Adolescence is divided into 3 stages: early (12 to 14 years), middle (15 to 17 years), and late (18 to 20 years). While certain attitudes, behaviors, and physical milestones tend to occur at certain ages, a wide spectrum of growth and behavior for each age is normal. Consequently, these guidelines are offered as a way of showing a general progression through the developmental stages rather than as fixed requirements. It is perfectly natural for a teen to attain some milestones earlier and other milestones later than the general trend.
- May experience adolescent growth spurt (girls usually develop 2 years earlier than boys).
- girls: changes in fat distribution, pubic hair, breast development; start of menstrual period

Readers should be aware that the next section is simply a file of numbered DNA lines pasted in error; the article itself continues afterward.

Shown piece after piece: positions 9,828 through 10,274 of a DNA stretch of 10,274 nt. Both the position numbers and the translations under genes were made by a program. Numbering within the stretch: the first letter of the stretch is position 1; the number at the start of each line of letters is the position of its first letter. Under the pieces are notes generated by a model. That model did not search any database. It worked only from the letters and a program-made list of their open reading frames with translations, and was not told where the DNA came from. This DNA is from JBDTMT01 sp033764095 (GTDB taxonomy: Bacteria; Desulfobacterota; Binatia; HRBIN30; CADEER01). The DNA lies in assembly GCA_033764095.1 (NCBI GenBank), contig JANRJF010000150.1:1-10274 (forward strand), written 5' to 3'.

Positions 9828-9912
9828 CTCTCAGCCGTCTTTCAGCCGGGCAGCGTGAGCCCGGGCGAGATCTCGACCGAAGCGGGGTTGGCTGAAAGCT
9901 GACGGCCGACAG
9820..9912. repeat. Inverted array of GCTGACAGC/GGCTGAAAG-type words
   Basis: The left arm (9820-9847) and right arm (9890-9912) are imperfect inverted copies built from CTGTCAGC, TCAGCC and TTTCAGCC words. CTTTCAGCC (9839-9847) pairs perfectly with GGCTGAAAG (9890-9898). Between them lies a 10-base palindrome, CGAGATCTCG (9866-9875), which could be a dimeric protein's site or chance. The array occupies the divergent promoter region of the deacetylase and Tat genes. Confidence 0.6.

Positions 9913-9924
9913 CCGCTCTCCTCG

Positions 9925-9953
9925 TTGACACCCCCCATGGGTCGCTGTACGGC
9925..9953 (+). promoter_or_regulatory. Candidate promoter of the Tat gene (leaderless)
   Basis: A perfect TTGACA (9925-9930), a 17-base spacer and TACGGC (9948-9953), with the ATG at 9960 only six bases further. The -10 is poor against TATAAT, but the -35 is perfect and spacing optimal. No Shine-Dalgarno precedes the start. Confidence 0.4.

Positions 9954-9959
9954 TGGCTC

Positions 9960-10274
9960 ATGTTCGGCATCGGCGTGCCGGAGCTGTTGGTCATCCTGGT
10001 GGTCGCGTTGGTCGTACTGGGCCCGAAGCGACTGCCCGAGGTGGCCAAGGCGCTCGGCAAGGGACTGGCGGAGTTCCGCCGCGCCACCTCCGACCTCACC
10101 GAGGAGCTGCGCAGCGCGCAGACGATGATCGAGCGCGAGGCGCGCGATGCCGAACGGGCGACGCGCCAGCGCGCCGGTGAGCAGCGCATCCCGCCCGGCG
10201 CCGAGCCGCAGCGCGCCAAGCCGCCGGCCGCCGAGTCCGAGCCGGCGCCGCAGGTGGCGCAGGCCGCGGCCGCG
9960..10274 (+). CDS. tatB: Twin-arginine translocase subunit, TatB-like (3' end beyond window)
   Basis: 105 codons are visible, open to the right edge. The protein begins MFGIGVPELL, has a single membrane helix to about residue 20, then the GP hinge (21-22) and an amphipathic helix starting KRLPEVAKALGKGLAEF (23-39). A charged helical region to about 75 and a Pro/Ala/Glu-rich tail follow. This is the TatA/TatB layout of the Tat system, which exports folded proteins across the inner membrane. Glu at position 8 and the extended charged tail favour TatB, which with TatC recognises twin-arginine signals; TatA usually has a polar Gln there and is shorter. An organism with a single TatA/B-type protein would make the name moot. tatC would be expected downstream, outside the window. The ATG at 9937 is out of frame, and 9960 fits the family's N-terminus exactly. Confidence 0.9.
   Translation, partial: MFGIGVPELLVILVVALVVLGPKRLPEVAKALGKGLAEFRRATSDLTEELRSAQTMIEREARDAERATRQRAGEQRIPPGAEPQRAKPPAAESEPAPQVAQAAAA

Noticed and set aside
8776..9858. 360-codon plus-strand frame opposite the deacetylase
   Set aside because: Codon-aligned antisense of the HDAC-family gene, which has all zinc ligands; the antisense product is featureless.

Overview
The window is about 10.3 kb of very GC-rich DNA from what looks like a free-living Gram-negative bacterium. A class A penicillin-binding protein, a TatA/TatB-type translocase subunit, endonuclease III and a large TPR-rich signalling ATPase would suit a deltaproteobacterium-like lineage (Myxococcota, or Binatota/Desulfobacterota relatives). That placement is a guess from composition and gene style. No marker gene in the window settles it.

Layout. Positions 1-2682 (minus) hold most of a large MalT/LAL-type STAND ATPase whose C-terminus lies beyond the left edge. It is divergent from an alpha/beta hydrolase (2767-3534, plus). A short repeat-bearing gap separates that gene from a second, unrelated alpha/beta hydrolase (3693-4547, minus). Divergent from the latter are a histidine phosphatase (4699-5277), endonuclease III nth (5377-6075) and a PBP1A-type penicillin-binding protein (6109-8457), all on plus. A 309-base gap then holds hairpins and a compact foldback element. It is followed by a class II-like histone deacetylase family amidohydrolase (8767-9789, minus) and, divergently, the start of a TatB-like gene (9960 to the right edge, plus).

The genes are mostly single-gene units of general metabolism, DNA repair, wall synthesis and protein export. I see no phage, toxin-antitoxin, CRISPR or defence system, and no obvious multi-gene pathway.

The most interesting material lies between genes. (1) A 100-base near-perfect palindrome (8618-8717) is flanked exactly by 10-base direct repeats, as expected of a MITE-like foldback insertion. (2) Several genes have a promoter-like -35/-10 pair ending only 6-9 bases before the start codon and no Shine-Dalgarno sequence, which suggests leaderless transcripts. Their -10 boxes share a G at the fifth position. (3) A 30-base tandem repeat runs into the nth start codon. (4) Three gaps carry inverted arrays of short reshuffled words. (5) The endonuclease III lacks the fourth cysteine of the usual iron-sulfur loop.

- boys: testicular growth, voice changes, pubic hair, "wet dreams"
- May try to experiment with body (masturbation).
- May have moody behavior.
- Struggles with sense of identity.
- Is sensitive and has a need for privacy.
- Is anxious due to increased social and academic stresses.
- Starts to look for loving relationships outside of family.
- May become opinionated and challenge family rules and values.
- May try to "show-off."
- Becomes increasingly self-sufficient.
- Usually seeks out friends with beliefs and values similar to those of his or her family.
- May be preoccupied by appearance.
- Influenced by peers about clothes and interests.
- May be influenced by peers to try risky behaviors (alcohol, tobacco, sex).
- Mostly bases judgments on concrete rules of right and wrong, good or bad.
- Thinks in terms of the present rather than the future.
- May start to think abstractly and about complex issues.
If you have any concerns related to your teen's own pattern of development, check with your health care provider.